Once the shock over the beheading of James Foley — the American journalist recently executed in Iraq — subsides, a reaction very different from the one that followed a similarly gruesome execution in 2002 — that of Daniel Pearl in Pakistan — may set in. For one, there is nothing left of that earlier self-righteousness among Western nations that once allowed them to pat themselves on the back for their ability to smoke out enemies, and to destroy and rebuild societies. It is a much demure address that flows from the president of the United States of America, who denounces the Islamic State in Iraq and al Sham for its inhumanity that no religion could have upheld. But other than professing “support” to the people of Iraq and of Syria, while they battle cold-blooded killers and tyrants, Barack Obama does not make lofty promises. He realizes, perhaps as David Cameron — the British prime minister who has returned from vacation — does, that although it is important to deliberate in the international conference that the French premier is planning in order to take stock of the pressing situation, it will no longer be as easy to march into Iraq with guns blazing as it was to walk into either Afghanistan in 2001 or Iraq itself in 2003. The idea is to let regional players handle the mess while they provide them support, limited but sustained. The plan has already been set in motion with the limited aerial bombardment by the US air force, the generous supply of arms to the Kurds and the cautious political machinations that have replaced Nouri al-Maliki with Haidar al-Abadi as Iraq’s prime minister. Mr al-Abadi has before him the unenviable task of once again befriending the Sunnis, Kurds and Sadrists the earlier government had alienated, apart from refurbishing the depleted Iraqi army, keeping the country together and preventing ancient communities from being exterminated by the marauding ISIS.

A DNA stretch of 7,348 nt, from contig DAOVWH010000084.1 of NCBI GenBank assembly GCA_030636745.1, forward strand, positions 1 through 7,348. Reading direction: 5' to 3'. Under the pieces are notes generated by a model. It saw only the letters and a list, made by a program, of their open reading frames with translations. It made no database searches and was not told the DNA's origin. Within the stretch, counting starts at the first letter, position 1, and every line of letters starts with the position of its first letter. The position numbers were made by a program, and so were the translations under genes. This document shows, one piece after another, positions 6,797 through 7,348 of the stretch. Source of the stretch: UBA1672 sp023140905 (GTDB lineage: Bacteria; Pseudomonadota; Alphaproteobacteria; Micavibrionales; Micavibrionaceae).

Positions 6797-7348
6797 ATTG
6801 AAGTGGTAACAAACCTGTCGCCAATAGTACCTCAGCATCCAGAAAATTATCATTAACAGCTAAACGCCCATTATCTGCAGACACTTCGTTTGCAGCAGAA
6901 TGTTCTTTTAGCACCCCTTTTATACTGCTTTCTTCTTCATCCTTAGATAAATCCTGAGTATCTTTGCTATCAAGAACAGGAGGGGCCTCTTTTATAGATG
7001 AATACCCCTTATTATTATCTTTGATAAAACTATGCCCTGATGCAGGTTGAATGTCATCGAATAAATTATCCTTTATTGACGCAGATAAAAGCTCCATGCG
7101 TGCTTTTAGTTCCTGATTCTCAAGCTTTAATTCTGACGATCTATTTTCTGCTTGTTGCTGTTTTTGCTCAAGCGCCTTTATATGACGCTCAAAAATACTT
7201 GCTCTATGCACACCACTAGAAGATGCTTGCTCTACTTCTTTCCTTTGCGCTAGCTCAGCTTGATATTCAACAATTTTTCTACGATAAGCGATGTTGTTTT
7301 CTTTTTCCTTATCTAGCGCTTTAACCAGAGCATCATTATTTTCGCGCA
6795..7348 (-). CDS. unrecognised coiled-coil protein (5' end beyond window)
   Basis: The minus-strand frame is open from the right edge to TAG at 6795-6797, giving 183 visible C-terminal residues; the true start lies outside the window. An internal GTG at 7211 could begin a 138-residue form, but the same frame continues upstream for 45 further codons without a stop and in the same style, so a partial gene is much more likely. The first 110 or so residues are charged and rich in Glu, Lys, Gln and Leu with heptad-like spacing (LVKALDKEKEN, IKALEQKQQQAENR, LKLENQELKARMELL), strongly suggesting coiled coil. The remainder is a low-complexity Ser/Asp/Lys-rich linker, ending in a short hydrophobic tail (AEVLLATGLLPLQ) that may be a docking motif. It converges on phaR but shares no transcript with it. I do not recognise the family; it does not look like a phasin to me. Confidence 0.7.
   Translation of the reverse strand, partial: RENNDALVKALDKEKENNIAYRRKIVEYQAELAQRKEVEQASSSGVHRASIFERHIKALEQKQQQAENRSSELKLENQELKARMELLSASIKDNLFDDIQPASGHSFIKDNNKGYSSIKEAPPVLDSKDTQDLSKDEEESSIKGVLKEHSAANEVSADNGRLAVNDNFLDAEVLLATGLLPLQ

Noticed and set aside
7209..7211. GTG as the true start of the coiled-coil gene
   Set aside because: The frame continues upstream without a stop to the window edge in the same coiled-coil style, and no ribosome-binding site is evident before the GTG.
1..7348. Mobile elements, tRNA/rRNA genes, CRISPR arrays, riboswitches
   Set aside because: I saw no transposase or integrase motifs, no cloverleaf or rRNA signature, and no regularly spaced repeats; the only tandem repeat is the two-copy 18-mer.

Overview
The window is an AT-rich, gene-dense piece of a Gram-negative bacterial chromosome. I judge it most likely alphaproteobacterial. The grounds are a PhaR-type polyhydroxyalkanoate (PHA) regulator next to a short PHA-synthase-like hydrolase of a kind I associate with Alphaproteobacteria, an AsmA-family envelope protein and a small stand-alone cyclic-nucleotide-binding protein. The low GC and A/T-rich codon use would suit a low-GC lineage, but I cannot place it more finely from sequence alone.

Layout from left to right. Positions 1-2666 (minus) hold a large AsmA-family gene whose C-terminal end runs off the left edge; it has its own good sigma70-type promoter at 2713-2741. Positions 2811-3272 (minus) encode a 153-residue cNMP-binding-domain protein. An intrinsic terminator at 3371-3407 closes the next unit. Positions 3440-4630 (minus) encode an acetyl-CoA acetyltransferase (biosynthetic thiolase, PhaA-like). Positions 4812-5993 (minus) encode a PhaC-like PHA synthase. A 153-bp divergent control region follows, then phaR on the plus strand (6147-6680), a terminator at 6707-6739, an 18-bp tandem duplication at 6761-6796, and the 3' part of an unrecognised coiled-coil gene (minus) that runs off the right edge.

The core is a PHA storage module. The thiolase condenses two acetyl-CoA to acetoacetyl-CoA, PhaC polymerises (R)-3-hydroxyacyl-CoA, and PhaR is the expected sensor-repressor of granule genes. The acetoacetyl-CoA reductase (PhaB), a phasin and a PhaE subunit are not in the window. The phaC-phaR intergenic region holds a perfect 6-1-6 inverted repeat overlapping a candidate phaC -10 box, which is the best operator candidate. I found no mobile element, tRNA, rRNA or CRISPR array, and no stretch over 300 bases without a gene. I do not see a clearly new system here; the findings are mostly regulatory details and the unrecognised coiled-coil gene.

If that sounds like a tall order, take the one that the West is desperately trying to wish away. One, the fact that ISIS’s depradations have automatically given Bashar al-Assad a ticket to the high table with the other regional players. If ISIS has to be quelled, order has to be brought to neighbouring Syria — a feat impossible without the cooperation of Syria’s still-legitimate government. Two, the more numbing realization that the video of Foley’s murder brought with it — the presence of British nationals within ISIS. Will the West now have to hunt out the enemy within?